Well, as expected, the elections were awful. A wipeout of Labour nationally, a resurgent Tory party riding high, but worst of all (to me) is Ken losing to Boris. I have such a keen sense of the last great survivor who we’ve lost. At least with no chance to screw up a third term we can step back and admire what he did for London – and there’s a lot that Boris owes to him, because he was London’s first mayor and made the job what it is. Independent of New Labour, the number of people who showed up on Thursday to support him prove that he was one of a kind, and it’s anyone’s guess when we’ll see another like him. One day.
And worse that Boris – much, much worse – is the fact that the BNP candidate won a seat on the Assembly. Powerless, sure, but what a symbol: a great world city elected a nasty man from a viciously racist party as one of its representatives. It certainly makes Boris looks harmless in comparison, I suppose, and we should give him the benefit of the doubt now. He won the election fair and square – though with a little help from the wretched Standard – and I hope he makes the best of it.
Anyway… I’ve bought myself a new phone as a treat of distraction and Lucy came to visit, which was lovely! We had a mini-picnic with Joe, Sophie and a duck (with little ducky feet) this afternoon; Sophie, this photo’s for you!
Stay strong, London. We’ll get through this (Oh, and congrats to Brent & Harrow for bucking the trend! Knew my homeland would come through!)
We are also mourning Ken Livingston’s loss. Hang in there, buddy!
lol at the outdated ad here
–Vote For Your Next Mayor
–Who Will Win The Battle For London? Read All The Latest News & Views
it seems google hasnt given up hope!
they think the election is tomorrow :p
yeah shame about the BNP
anyone heard how the Standard supported the facists during WW2?
it will happen again, mark my words
Wanted to share your sorrow. I know Ken had his faults, but he was a real, conviction politician – and there are painfully few of them left. I will always remember his speech after the 7/7 bombings – can you imagine Boris as London’s figurehead in any similar situation…?
BNP? Shameful. where do I get off?
Glad the duck had ducky feet. I like things to be ordered like that.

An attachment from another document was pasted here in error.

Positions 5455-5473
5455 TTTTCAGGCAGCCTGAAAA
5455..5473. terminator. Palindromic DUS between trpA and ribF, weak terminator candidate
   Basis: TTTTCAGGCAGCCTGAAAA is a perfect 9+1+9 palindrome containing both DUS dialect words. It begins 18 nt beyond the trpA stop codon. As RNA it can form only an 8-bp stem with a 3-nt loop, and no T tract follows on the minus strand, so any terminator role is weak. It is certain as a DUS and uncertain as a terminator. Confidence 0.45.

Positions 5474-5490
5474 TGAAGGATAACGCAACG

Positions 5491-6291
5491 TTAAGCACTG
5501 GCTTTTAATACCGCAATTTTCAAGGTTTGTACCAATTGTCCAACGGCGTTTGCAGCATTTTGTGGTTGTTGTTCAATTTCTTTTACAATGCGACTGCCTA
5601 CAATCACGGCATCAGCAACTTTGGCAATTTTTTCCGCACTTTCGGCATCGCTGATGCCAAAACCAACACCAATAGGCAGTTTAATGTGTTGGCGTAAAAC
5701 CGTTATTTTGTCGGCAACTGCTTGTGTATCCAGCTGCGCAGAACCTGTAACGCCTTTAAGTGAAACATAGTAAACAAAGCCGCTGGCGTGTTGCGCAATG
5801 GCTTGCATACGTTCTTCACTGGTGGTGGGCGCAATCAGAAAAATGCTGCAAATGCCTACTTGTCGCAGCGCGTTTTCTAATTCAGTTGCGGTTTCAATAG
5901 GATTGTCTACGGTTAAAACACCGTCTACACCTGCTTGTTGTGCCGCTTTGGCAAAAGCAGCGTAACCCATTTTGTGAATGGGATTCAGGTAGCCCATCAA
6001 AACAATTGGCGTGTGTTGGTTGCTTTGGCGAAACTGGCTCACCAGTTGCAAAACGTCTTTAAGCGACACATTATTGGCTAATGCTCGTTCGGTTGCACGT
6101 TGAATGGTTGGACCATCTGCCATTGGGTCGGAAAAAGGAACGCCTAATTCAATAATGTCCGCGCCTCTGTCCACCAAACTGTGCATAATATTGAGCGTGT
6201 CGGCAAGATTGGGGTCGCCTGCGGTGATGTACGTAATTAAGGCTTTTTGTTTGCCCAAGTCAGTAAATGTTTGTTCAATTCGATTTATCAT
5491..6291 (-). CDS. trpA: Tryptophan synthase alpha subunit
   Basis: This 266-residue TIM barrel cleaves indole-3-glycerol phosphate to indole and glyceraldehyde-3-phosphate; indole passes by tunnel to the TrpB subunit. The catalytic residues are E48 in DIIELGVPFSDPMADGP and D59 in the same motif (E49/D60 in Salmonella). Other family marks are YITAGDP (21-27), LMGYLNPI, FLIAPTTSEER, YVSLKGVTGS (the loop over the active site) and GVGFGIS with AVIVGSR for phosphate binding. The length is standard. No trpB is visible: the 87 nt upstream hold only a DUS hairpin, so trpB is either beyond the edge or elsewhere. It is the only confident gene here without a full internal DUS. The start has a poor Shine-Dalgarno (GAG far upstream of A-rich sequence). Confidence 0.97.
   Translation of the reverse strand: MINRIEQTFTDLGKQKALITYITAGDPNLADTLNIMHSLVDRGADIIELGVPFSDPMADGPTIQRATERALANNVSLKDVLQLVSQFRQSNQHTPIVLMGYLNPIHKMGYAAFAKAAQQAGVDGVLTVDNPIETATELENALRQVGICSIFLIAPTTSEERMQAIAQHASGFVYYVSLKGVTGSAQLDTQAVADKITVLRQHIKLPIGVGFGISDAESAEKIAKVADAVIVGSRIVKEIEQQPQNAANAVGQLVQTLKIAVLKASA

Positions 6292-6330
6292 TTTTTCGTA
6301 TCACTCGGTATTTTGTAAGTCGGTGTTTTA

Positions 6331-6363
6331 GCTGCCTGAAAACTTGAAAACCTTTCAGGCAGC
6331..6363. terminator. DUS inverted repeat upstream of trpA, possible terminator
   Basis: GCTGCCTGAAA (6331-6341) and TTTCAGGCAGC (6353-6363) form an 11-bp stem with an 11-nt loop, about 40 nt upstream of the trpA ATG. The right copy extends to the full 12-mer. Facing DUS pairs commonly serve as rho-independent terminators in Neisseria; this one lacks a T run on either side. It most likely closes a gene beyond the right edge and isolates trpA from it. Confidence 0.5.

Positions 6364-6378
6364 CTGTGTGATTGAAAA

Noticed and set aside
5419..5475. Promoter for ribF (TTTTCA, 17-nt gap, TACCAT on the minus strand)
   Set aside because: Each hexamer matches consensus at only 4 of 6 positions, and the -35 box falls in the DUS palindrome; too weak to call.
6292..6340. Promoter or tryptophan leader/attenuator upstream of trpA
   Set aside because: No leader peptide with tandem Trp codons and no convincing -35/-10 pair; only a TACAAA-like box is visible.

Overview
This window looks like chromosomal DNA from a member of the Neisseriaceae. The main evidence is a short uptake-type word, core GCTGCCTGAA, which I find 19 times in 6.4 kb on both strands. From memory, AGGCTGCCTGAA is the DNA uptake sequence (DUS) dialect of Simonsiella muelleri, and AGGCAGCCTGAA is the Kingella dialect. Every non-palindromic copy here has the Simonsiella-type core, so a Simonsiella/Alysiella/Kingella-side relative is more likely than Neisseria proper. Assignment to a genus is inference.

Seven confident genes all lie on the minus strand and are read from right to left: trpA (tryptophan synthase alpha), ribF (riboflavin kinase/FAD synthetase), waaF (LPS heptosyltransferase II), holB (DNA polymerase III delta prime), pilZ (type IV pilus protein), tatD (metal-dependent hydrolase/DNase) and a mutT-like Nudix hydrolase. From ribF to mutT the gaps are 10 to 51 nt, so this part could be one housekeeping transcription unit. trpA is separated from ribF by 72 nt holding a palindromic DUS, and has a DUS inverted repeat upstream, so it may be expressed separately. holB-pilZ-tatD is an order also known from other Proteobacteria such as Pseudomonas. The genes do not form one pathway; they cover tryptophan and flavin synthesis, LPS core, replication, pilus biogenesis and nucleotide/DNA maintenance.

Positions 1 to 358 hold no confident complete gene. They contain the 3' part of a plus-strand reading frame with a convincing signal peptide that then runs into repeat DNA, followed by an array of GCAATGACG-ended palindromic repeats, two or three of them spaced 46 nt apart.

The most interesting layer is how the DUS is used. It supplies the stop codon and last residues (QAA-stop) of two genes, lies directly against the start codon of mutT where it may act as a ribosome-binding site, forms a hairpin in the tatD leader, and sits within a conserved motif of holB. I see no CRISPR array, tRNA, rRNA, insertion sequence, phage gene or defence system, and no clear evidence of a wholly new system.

I was once bitten by a duck. Bit like being ‘gummed’ by an OAP with no teeth.
As a Londoner, I can say that it was with the utmost joy that I saw Ken Livingstone defeated.
I know this blog is left-of-centre, and I know from the countless comments left on the blogosphere, Facebook, MySpace and many others that the loss of Ken has come as a horrednous blow to Labourites, but you should look on the bright side:
The Capital, and the Labour Party, has finally rid itself of a socialist throwback. Labour, for want of a better phrase, is free of Ken Livingstone.
Had Labour found another candidate, Ken would have run as an independent, split his vote, and Boris would have won by a landslide anyway. And that would have ground Labour even further into the dust.
Now, as much as I would prefer Ken to fight another day for Labour in London, purely because I know he would lose and the Conservatives would retain the greatest City on Earth, you have to admit that it gives Labour a chance to ditch a figurehead of political correctness and class warfare.
Put frankly, we in London were bloody sick of him. The only people who supported him were the liberal-left intellectuals, holier-than-thou students and ethnic minorities.
Purely as a matter of fact, I found not a single native working-class Londoner who supported Ken Livingstone.
His cronyism, his political correctness, his hypocrisy – all grated on the nerves of so many Londoners who felt obliged to vote for Boris.
Find me ONE non-Muslim (and preferably non-homophobic) Londoner who approved of his welcoming that extremist Muslim cleric to City Hall. Millions of Londoners simply could not believe our eyes when we saw OUR Mayor – OUR directly-elected figurehead – welcome a man with such despicable views into the democratic forum of our great city. It was heart-breaking.
Admittedly, Ken’s response to 7/7 was dignified, and for me was, tragically given the circumstances and that I was in London at the time not far at all from where it was all happening, the high point of his tenure. He deserves to be remembered for his sobriety and defiance on behalf of Londoners on that day. But to suggest Boris Johnson would be incapable of giving the same kind of reply is, put frankly, not to know Boris Johnson. And yes, to answer a point made by Helen in a previous comment, I CAN imagine Boris as London’s figurehead in any similar situation.